Yet in spite of and to an extent because of civil rights legislation, racial conflict remained America’s most serious domestic problem. As in so many other aspects of modern life, progress itself caused new difficulties to arise. Official recognition of past injustices made Negroes more insistent that all discrimination be ended, and the very process of righting past wrongs gave them the strength to carry on their fight more vigorously.
Black militancy, building steadily during the war and postwar years, had long been ignored by the white majority, but in the middle sixties it burst forth so powerfully that the most smug and obtuse white citizens had to accept its existence.
As has been seen, the World War II record of the federal government on civil rights was mixed. A beginning was made at increasing opportunities for Negroes in the armed forces, and because of the labor shortage, black workers improved their economic position considerably. After the war, the ideological conflict with the communists provided an additional reason for concern about racial intolerance. In Asia and Africa particularly, news of the mistreatment of Negroes or other signs of color prejudice in the United States always damaged the nation’s reputation.
Nevertheless, civil rights became the most controversial political and social problem in the United States after 1945, for two quite separate reasons. Fear of communist subversion led to repressions, culminating in the excesses of McCarthyism, that alarmed liberals without quieting the fears of conservatives. And the rising aspirations of American Negroes, highlighted by their awareness that as the centennial of the Emancipation Proclamation approached they were still second-class citizens, produces an increasing militancy among members of the race that shook the political structure of the country.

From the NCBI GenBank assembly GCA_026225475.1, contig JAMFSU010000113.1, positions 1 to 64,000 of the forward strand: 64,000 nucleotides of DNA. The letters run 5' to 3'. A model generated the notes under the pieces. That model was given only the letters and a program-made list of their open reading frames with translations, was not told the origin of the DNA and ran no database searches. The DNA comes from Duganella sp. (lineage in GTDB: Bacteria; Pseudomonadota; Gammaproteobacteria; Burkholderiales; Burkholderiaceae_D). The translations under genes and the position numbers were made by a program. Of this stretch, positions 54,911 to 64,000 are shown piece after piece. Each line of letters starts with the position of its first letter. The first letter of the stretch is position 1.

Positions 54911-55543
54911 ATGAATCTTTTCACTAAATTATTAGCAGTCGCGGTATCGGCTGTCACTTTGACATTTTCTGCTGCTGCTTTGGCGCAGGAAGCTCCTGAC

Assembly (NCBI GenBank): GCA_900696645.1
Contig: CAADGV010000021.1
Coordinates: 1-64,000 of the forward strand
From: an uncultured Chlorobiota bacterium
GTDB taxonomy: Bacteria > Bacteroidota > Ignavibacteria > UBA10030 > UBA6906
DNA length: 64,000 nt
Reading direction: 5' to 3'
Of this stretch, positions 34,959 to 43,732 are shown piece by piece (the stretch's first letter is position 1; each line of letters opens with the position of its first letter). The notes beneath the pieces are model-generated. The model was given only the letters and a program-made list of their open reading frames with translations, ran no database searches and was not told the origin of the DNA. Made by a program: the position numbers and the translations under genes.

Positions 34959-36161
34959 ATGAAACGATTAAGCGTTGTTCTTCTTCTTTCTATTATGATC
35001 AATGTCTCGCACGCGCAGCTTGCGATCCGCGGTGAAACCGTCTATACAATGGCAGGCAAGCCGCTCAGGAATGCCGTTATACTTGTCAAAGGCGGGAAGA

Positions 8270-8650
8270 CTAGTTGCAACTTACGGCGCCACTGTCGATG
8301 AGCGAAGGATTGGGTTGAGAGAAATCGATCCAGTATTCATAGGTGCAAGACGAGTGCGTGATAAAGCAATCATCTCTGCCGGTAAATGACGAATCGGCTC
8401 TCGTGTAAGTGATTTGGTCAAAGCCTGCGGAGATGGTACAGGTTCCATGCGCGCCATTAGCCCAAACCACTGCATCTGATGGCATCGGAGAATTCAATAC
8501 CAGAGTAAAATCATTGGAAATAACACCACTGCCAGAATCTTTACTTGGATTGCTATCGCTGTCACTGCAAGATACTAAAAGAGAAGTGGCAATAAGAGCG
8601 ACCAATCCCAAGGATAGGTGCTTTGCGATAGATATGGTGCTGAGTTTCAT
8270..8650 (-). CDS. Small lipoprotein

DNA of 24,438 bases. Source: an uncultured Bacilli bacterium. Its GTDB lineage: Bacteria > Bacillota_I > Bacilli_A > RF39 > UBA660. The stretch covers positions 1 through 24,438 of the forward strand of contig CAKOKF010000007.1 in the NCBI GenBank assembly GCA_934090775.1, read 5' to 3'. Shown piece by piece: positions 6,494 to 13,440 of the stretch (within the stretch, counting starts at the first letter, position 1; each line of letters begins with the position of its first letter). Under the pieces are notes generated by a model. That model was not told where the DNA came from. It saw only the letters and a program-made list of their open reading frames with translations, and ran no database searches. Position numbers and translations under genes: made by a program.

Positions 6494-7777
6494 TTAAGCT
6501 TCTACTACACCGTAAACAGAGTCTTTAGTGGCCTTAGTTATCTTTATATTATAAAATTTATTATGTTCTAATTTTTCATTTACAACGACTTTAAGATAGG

Truman was president from (1945-52). He tried harder than any previous president to improve the lot of the blacks. Although his own loyalty program was not always administered with sufficient regard for individual rights, he vetoed the McCarran Act, saying that it would “put the Government into the business of thought control.” However, Congress overrode the veto by a voice vote. President Truman created a Committee on Civil Rights, and he pressed for the desegregation of the armed forces. But his efforts to obtain federal antipoll tax and antilynching legislation were filibustered to death in the Senate and Congress also refused his request for a permanent Fair Employment Practices Commission.
Under Eisenhower, (1953-60) while the McCarthy hysteria reached its peak and declined, the government compiled a spotty record on civil rights.
As for the blacks, Eisenhower completed the formal integration of the armed forces and appointed a Civil Rights Commission, but he was temperamentally incapable of making a frontal assault on the racial problem. All in all, civil libertarians had little to cheer about as the nation passed mid-century.
At this point, the Supreme court interjected itself into the civil rights controversy in dramatic fashion. Under pressure of litigation sponsored by the National Association for the Advancement of Colored People, the Court had been gradually undermining the “separate but equal” principle laid down in
Plessy v. Ferguson
(1896). Attention focused on the segregated public schools of the South.
In 1953, President Eisenhower appointed California’s Governor Earl Warren as Chief Justice. Convinced that the Court must take the offensive in the cause of civil rights, he succeeded in welding his associates into a unit on the question. In 1954 an NAACP-sponsored case,
Brown v. Board of Education of Topeka
, came up for decision. In this case, Thurgood Marshall, leader of the NAACP campaign, directly challenged the “separate but equal” doctrine even at the elementary school level, submitting a mass of sociological evidence to show that the mere fact of segregation made equal education impossible and did serious psychological damage to both black children and white. Speaking for a unanimous Court, Warren accepted Marshall’s reasoning and specifically reversed the Plessy decision. “In the field of public education, the doctrine of ‘separate but equal’ has no place,” Warren declared. “Separate educational facilities are inherently unequal.” Recognizing the practical problems posed by this edict, the Court, in 1955, ordered the states to proceed “with all deliberate speed” in integrating their schools.